Our house is sort of crappy. When we moved in The house was total crap. It had been empty for some time, partly because it was crap, partly because it was next door to a building that had burned down (or mostly down, it was a danger and an eyesore, inhabited entirely by several large and bold families of skunks and racoons) and partly because the longer it was empty, the crappier it got. When we moved in, there was a hole in the kitchen wall that went clear to the outside. It was big enough for animals to come and go through…which they did. Only one room had been refinished, and the rest of this 120 year old heap was falling down. I did not buy it then because I saw the potential ( though it has turned out to have a little) but because a house with a racoon door in the kitchen, crumbling plaster and lathe and a view of a burned out hulk turned out to be the only house in my price range.

Over the years, much of the house has been fixed up. The wood printed linoleum in the living room was replaced by real wood, the crumbling walls were knocked down and drywalled – we got fancy pants upgrades, like electricity in every room and some insulation. (When we tore down our first wall we were stunned to discover that the only insulation in the walls was old newspapers. Great reading, but a poor force against the cold.) Something (even if it was just a good paint job and a new floor) has been done in every room, and it’s not like now it’s anything out of House Beautiful, but it isn’t awful. I’m not ashamed of the house (much) anymore, and all the rooms are more or less ok. (When I clean them, which is a whole other issue.) Every room except ours. Once the racoon door was fixed, the master bedroom won the prize for the most craptastic room in the house.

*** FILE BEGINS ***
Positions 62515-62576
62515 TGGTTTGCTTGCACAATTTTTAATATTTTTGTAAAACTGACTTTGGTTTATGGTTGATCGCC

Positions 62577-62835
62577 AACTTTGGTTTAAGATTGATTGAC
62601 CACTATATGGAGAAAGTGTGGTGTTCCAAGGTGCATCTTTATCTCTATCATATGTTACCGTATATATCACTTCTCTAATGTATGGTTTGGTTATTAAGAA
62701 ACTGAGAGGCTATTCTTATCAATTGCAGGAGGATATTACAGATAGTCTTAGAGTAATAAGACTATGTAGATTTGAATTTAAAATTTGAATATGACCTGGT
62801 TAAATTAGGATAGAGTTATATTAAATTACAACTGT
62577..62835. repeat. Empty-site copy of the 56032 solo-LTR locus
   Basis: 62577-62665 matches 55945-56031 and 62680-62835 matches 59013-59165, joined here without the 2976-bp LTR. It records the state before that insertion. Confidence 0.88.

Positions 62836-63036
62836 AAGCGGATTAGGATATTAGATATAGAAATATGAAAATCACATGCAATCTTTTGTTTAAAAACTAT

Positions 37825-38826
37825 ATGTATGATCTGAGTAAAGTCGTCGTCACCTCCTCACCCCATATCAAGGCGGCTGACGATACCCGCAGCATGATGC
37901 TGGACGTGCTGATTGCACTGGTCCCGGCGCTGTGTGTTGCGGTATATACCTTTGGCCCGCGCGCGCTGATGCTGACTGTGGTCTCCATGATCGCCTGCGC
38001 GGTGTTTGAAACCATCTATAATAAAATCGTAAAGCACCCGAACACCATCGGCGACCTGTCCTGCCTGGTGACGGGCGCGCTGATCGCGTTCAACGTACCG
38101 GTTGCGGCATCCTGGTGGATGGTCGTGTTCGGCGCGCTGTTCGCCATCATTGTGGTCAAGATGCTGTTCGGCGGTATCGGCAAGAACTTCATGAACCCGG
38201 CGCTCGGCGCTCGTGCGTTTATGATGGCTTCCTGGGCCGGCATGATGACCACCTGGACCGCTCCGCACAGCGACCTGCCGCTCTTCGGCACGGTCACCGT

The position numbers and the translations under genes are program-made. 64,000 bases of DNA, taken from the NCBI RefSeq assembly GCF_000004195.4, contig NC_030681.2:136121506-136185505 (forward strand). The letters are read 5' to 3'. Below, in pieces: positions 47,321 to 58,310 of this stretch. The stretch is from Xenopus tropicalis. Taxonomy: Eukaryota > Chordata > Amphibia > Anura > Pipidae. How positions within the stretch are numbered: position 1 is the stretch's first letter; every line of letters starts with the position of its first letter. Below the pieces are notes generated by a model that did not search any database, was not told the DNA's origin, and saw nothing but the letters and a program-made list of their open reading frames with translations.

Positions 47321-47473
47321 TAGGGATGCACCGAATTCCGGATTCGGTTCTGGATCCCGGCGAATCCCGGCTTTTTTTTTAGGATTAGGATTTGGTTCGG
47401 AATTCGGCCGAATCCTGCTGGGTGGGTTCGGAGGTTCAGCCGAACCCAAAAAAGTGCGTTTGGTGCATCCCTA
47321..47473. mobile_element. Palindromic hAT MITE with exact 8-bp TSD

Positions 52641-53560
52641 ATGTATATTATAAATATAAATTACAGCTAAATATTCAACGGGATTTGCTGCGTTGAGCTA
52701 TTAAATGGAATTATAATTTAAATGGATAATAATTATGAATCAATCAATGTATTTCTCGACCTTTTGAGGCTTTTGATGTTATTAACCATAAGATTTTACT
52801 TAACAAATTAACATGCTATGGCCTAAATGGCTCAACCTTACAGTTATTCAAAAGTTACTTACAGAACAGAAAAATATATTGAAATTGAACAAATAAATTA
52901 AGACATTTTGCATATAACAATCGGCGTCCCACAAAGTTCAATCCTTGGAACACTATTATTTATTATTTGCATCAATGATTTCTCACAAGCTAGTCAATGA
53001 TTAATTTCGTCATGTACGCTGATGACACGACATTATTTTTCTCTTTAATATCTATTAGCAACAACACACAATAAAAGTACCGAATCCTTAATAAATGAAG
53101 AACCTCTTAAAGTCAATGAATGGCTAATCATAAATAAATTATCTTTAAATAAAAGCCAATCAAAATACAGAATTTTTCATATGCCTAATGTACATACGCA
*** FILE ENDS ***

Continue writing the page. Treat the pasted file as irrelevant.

I’m not sure when I stopped caring if that room was ok, but it might have been after the first time that I cleaned and organized it really well and realized that it was still crap. That nothing short of a major overhaul was going to fix it. Once I realized that it was a crap room, I started putting our crap there. It was a good match. Nobody saw the room except for Joe and I, so it didn’t matter that it was crap.

Until now. Now, while Joe is gone over the next 5 days…I am going to de-crap our room. Refinish the floor (I have had the good sense to hire someone to do this -if he ever shows up. He’s more than an hour late) repaint (that would be me) put up new drapes and fix things up (still me) so that we have a really nice room and it isn’t the door you rush to close when people show up at your house.

With this goal in mind, I give you: The before pictures. This is the bedroom in it’s natural resting state, except- you know. I cleaned up before I took the pictures. There’s usually some knitting and abandoned coffee cups in there, not to mention the laundry.


I know what you’re thinking. You’re thinking “Gee Steph, don’t be to hard on the room. It’s not that crappy.” You’re wrong. See the floor?


It’s the original pine, but it’s been painted (many times, in many different colours, not one of which matches the purple baseboards) and you can’t hardly keep it clean it’s so rough. That’s one of the good spots. Notice that there is no outlet cover on the outlet? We got electricity in this room, but no cover.


Here’s more of the craptastic floor (accented by the orange-yellow walls and the purple trim ) and demonstrating the extraordinarily gross foam insulation that we used to try and keep the wind from blowing in from the outside through that crack. (Turns out that old newspaper just wasn’t doing its job.) The room was crap, so we never trimmed it. (This is getting embarrassing.)

Here’s a view of how things are now.


I’ve pulled out all the furniture I can move and cleaned up the floor as best I can. (I have left the mismatched shades in place for now, but they will be on their way out as soon as the floor is done.)


This is the view from the opposite side, showing the closet (which has no door…it wasn’t there when we moved in and it’s a non-standard door size, so replacing it has always been too expensive) the crappy Ikea bookcase (which I’m going to try and replace with something less crappy, we’ll see how the money holds up) and the purple door with it’s cracked and peeling paint. (Please ignore the large green birth ball in the closet. Those things are hell to store.)

Step one? Floor, although really, absolutely anything I do in this room would be a huge improvement.